One of the world’s leading lights in the scholarship of slavery and social justice will deliver a keynote lecture next week to set the stage for an influential U.S.-based academic consortium’s first Canadian-led conference to be held in Halifax in 2023.
Sir Hilary Beckles, a professor and vice-chancellor of the University of the West Indies and renowned scholar and global activist, will offer reflections on the theme of slavery and reparations during an online talk November 1.
The keynote is part of a pre-conference event — Slavery and Reparations: African Nova Scotia, Canada and Beyond — for the Universities Studying Slavery (USS) Conference to be hosted in Halifax by Dalhousie and the University of King’s College in partnership with the Black Cultural Centre (BCC) for Nova Scotia from October 18-21, 2023.
USS is a consortium created and led by the University of Virginia examining slavery’s role in higher education and its legacies. Both Dalhousie and King’s have explored their own historical intersections with slavery through separate scholarly inquiries and committed to further academic work in this area.
The Halifax event will mark the first USS conference to be held outside the U.S.
Isaac Saney, chair of the organizing committee for the USS conference and director of the Transition Year Program at Dalhousie, sees the 2023 event as the next step forward in examining slavery's potent legacy.
“While the history of slavery has been in our curriculum, the Black Lives Matter movement has brought a certain urgency for us to address the ongoing impact of the Atlantic triangular slave trade on people of African descent, in particular, and society and the world, in general," says Dr. Saney, whose research focuses on Cuban Affairs and African Studies.
"This conference is designed to create a space for earnest and respectful conversations on this global issue and to specifically reflect on Canada and Nova Scotia’s presence in the triangle."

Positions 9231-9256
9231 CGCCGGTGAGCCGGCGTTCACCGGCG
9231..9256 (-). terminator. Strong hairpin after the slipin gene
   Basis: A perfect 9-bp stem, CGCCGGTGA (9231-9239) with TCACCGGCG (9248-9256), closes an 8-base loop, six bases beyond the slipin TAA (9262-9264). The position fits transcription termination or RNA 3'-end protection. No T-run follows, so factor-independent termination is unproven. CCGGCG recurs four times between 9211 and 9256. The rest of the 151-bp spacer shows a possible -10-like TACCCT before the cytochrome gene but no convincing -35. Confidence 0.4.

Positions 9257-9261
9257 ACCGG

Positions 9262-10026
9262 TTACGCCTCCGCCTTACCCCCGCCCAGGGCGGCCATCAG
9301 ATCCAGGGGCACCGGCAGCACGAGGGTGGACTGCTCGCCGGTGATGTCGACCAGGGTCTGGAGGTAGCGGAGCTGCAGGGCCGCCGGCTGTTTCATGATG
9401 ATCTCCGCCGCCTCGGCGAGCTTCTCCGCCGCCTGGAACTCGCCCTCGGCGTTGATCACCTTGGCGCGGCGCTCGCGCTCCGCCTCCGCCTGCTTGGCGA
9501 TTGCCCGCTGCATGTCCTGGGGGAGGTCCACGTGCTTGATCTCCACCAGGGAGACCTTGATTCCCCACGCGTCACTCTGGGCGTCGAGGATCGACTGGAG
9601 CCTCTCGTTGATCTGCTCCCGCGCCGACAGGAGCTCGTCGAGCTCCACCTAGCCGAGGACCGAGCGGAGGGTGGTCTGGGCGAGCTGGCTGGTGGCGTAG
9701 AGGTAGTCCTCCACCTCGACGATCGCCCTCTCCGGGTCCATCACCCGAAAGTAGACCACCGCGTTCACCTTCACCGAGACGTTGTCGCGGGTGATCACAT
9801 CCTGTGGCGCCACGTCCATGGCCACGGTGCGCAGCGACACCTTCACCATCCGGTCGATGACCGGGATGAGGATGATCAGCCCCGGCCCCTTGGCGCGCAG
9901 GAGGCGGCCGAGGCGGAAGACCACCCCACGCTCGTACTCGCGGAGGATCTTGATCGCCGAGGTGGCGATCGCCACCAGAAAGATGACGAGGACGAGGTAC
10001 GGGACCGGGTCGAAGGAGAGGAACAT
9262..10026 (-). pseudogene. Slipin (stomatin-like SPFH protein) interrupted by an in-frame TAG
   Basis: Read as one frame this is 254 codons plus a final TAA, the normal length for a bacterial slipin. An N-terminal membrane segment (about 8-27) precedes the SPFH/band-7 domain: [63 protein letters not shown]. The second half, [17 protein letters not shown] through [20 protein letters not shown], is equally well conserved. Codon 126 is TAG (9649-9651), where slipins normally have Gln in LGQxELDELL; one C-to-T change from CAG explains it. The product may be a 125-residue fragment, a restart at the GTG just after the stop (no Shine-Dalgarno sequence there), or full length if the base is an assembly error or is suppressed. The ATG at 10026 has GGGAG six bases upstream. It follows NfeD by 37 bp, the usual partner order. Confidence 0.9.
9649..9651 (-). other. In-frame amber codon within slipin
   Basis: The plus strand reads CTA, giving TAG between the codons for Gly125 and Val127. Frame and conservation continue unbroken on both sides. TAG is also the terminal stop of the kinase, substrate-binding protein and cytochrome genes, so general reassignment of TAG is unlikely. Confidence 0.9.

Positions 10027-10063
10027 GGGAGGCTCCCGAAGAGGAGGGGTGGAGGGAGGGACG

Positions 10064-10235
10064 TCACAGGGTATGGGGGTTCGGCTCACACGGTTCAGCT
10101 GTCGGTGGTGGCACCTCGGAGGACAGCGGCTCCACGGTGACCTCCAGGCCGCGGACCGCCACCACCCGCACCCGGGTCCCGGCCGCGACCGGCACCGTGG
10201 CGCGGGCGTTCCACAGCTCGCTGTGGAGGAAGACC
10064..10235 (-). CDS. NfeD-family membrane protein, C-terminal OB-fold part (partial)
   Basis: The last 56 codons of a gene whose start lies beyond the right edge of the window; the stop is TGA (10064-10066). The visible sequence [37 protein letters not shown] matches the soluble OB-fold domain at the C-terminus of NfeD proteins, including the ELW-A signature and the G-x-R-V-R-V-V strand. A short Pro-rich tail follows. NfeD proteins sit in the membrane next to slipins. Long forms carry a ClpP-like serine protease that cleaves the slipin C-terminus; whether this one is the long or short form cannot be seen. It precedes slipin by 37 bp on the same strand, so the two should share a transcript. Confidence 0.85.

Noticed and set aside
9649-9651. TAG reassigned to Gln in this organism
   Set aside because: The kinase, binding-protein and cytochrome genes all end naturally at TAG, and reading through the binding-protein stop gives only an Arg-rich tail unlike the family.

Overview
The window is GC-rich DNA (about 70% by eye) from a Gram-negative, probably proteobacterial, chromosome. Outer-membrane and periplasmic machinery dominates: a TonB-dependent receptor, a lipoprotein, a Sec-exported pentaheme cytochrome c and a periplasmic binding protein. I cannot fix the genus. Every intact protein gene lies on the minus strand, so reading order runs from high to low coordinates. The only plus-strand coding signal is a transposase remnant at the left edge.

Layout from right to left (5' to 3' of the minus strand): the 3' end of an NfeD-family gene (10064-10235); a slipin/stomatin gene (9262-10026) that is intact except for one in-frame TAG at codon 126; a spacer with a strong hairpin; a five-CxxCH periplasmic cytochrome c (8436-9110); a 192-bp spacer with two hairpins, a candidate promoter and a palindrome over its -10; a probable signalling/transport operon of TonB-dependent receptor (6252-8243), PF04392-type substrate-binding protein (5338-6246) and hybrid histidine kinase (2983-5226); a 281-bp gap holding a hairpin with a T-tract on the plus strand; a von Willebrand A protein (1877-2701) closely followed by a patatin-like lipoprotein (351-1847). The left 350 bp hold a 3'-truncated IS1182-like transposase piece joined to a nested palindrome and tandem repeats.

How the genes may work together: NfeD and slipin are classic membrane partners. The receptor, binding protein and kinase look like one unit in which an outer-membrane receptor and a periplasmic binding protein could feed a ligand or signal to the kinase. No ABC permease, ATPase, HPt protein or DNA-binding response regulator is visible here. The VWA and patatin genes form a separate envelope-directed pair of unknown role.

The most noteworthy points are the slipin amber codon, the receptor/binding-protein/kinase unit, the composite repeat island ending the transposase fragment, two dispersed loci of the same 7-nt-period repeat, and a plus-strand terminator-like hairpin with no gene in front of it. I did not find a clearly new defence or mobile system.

'An important dialogue'
By examining the topic of slavery and reparations with the African Nova Scotian experience in mind, the pre-conference event will help set the tone for the broader USS conference.
Sir Hilary has achieved recognition internationally, in part, for advocating that universities fully acknowledge how they benefitted from their past actions.
“It was the university sector more than any other that strengthened the ideological and public base of slavery,” he told Times Higher Education in an article on redressing slavery published this September.
Sir Hilary’s leadership in this area — he is chairman of the CARICOM Reparations Commission and president of Universities Caribbean, among other roles — complements his scholarly contributions, including more than 100 peer-reviewed essays in scholarly journals and more than 13 books on subjects ranging from Atlantic and Caribbean History, gender relations in the Caribbean, sport development and popular culture.
For Russell Grosse, executive director of the BCC, next week's pre-conference event and the forthcoming USS conference are critical in helping Black and African Nova Scotian communities move forward.
"Nova Scotia is the home of the oldest and largest multi-generational Black communities in Canada, many who have had to overcome great adversity over the decades," says Grosse. "Exploring the impacts of slavery and the effect it has had on our ancestors is an important dialogue. The pre-conference event will set the tone as we explore the realities of the practice of slavery in 2023."
Next week’s pre-conference event will begin with a panel discussion at 3 p.m. ahead of the keynote lecture, set to start at 6 p.m. Atlantic Standard Time.
Cikiah Thomas, co-chair of Global Afrikan Congress
Delvina Bernard, Equity, Diversity, Inclusion and Accessibility (EDIA) Advisor at Mount Saint Vincent University
Andrea Douglas, executive director of the Jefferson School African American Heritage Center
Afua Cooper, associate professor at Dalhousie and chair of the Scholarly Panel on Lord Dalhousie's Relationship to Race and Slavery and co-author of the panel's report
Attendance is free and open to the public. Register to receive the Zoom link here.
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